"Iraq is the cradle of human civilization and a beautiful country of rich cultural and religious diversity. For centuries, many ethnic and faith communities lived side by side in this land," the organizations wrote in their statement.
"However, in recent decades Iraq has suffered from war, insecurity and instability and, most recently, from the rise of ISIS. Such a sequence of conflicts has deeply strained relations between communities and damaged the country's social fabric."
"Meanwhile, a worsening economic crisis, exacerbated by the COVID-19 pandemic, is pushing many into poverty and depriving the government of resources needed to assist its own people," it added.
One way that Catholic Relief Services has been working to help rebuild devastated communities is through the Shared Future program, funded by USAID, which brings together youth from different religions to work together in rebuilding projects.
"I think it is a very interesting project because basically what we do is, in coordination with local religious leaders from different religions, we put together youth and let them analyze the common problems and come up with solutions and then we support the implementation of those solutions financially, technically, etc," Bernocchi said.
"And so these are joint initiatives that are really useful to reconnect people from different communities, because you know the problem is that ISIS had this hellish project to destroy diversity -- and diversity is the social fabric of this country."
The unemployment rate for young people in Iraq is estimated to be 36%, according to a report published by the Atlantic Council in February.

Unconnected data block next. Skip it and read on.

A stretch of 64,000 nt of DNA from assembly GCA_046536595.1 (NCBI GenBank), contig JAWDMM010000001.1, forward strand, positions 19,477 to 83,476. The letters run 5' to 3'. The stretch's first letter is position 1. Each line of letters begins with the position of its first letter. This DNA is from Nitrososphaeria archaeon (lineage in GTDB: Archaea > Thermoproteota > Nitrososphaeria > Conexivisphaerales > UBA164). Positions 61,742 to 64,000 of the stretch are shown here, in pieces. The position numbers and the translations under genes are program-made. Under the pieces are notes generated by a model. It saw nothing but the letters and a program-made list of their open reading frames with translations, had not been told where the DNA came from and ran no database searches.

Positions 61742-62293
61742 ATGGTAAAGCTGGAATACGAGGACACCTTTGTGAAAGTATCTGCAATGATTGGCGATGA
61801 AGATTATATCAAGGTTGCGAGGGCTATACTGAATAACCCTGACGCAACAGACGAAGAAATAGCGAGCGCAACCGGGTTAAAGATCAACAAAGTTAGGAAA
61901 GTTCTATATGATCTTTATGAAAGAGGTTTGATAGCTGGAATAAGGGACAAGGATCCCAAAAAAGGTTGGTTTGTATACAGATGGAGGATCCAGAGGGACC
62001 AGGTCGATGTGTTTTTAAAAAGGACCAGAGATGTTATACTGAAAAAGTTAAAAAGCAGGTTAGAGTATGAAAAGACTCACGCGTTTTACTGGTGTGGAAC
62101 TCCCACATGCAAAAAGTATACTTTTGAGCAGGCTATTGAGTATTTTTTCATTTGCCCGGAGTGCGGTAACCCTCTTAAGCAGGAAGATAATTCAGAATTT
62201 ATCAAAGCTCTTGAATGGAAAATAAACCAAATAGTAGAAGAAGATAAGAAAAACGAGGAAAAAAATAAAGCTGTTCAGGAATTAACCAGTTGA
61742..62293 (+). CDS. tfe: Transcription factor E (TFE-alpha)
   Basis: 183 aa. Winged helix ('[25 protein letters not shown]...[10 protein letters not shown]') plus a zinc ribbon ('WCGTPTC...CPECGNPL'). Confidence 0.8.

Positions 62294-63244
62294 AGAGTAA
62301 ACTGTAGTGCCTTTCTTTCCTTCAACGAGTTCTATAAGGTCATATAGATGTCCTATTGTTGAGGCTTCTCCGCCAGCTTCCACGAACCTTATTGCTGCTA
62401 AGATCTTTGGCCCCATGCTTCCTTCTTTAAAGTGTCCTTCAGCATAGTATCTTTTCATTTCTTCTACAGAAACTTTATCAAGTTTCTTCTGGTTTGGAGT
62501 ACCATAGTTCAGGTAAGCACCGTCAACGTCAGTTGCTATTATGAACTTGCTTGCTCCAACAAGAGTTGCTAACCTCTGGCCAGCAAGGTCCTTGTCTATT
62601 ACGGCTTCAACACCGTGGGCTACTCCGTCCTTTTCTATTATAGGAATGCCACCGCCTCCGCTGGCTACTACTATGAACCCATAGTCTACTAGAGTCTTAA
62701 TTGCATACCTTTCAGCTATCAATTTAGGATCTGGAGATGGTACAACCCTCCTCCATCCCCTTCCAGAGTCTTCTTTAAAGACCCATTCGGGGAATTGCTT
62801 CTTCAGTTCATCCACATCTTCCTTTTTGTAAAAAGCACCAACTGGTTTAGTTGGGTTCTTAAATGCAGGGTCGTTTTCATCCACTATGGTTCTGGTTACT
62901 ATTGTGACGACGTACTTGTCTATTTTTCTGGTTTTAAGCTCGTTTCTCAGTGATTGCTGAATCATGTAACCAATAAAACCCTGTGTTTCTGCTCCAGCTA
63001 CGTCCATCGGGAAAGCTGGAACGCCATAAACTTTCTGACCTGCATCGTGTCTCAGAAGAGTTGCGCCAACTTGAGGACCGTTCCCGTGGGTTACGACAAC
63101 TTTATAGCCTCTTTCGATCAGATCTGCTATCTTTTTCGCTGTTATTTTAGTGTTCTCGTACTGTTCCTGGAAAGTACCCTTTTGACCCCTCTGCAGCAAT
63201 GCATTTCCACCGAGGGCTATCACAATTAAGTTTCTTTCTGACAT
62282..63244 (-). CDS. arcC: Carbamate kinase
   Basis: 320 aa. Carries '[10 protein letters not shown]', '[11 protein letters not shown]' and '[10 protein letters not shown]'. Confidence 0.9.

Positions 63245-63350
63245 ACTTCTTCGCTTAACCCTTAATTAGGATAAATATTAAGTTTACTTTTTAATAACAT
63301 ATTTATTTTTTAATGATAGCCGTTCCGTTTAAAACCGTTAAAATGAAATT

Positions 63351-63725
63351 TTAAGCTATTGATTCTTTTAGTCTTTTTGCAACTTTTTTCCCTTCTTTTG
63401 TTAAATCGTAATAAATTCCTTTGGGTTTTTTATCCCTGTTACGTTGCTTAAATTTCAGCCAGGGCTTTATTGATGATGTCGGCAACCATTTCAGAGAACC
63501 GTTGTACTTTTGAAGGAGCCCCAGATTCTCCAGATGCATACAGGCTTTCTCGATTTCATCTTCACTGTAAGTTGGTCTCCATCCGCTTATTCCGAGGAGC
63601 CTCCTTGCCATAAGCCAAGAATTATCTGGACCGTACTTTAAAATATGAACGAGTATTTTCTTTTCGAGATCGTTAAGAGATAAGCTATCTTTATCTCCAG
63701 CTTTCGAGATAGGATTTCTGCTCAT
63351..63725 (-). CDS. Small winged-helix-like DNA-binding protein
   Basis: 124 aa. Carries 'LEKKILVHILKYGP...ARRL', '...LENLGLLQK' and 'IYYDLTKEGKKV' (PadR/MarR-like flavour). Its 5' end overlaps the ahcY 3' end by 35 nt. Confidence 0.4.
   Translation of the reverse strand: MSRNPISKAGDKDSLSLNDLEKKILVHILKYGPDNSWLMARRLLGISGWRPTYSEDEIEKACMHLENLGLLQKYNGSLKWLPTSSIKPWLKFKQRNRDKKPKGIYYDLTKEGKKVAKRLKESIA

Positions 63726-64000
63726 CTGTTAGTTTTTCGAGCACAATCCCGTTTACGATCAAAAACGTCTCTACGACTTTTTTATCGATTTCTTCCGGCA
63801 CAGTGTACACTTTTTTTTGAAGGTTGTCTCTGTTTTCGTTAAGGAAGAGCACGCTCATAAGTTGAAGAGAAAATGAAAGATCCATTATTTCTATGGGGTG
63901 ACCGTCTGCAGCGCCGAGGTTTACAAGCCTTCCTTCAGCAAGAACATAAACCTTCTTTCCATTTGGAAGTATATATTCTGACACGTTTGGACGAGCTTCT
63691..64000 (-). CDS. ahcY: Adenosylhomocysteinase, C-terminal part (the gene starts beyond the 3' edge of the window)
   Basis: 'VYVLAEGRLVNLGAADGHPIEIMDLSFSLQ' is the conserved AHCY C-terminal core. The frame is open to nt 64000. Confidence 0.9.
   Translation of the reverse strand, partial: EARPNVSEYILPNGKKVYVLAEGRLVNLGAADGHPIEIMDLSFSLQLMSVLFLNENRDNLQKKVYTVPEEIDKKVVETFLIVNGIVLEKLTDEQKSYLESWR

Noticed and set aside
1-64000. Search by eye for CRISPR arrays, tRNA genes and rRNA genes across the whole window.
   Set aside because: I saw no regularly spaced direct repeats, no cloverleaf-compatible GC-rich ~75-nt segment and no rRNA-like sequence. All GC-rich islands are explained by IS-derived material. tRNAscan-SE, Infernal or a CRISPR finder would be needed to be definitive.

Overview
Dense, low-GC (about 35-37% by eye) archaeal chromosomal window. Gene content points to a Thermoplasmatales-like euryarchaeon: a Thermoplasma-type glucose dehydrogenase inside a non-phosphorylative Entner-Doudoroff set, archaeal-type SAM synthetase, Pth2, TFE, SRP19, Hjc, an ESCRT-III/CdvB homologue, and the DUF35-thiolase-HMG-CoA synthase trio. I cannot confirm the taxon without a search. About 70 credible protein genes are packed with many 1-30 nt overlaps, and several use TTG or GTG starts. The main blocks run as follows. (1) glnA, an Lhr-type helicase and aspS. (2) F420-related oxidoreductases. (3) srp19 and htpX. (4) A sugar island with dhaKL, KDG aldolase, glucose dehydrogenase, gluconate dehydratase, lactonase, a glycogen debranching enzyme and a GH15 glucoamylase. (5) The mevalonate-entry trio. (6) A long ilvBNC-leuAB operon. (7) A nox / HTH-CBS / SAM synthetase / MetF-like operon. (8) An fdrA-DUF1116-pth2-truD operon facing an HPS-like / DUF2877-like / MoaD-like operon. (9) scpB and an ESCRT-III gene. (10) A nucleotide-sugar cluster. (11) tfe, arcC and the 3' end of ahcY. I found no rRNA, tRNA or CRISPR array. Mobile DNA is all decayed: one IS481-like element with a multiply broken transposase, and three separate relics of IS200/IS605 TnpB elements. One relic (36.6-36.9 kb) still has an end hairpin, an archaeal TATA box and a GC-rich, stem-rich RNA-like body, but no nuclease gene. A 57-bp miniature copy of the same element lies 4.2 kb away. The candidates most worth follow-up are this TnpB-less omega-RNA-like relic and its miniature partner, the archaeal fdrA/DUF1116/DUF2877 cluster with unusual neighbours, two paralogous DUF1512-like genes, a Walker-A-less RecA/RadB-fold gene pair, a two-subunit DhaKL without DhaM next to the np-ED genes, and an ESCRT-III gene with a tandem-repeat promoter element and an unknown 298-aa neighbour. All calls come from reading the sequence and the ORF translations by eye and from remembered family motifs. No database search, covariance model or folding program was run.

Low oil prices, government waste and corruption, and a poor security situation further hinder the country's potential for economic growth.
About 60% of Iraqi's population is under the age of 25. According to the report, "many of these young Iraqis are unemployed, or at least under-engaged, meaning that they are often impoverished, bored, and resentful. Many have been traumatized by nearly constant warfare."
The report said: "Years of conflict have significantly diminished educational opportunities, making many Iraqis unemployable even in trades, due to their lack of skills. There are likely not enough skilled Iraqis to take on technical jobs, should the need for these jobs increase."
Aid to the Church in Need announced on March 3 that it would be funding 1.5 million euros (around $1.8 million) worth of university scholarships for 150 students at the Catholic University in Erbil, which has students who are Christian, Muslim, and Yazidi.
(Story continues below)
Subscribe to our daily newsletter
At Catholic News Agency, our team is committed to reporting the truth with courage, integrity, and fidelity to our faith. We provide news about the Church and the world, as seen through the teachings of the Catholic Church. When you subscribe to the CNA UPDATE, we'll send you a daily email with links to the news you need and, occasionally, breaking news.
As part of this free service you may receive occasional offers from us at EWTN News and EWTN. We won't rent or sell your information, and you can unsubscribe at any time.
Welcoming the scholarships, Archbishop Bashar Warda of Erbil said: "We need to bring good news to the people here during the papal visit; to be able to announce the vision to have 1,000 students by 2025, giving us a significant voice and a clear future for our young people and their parents, brings great hope."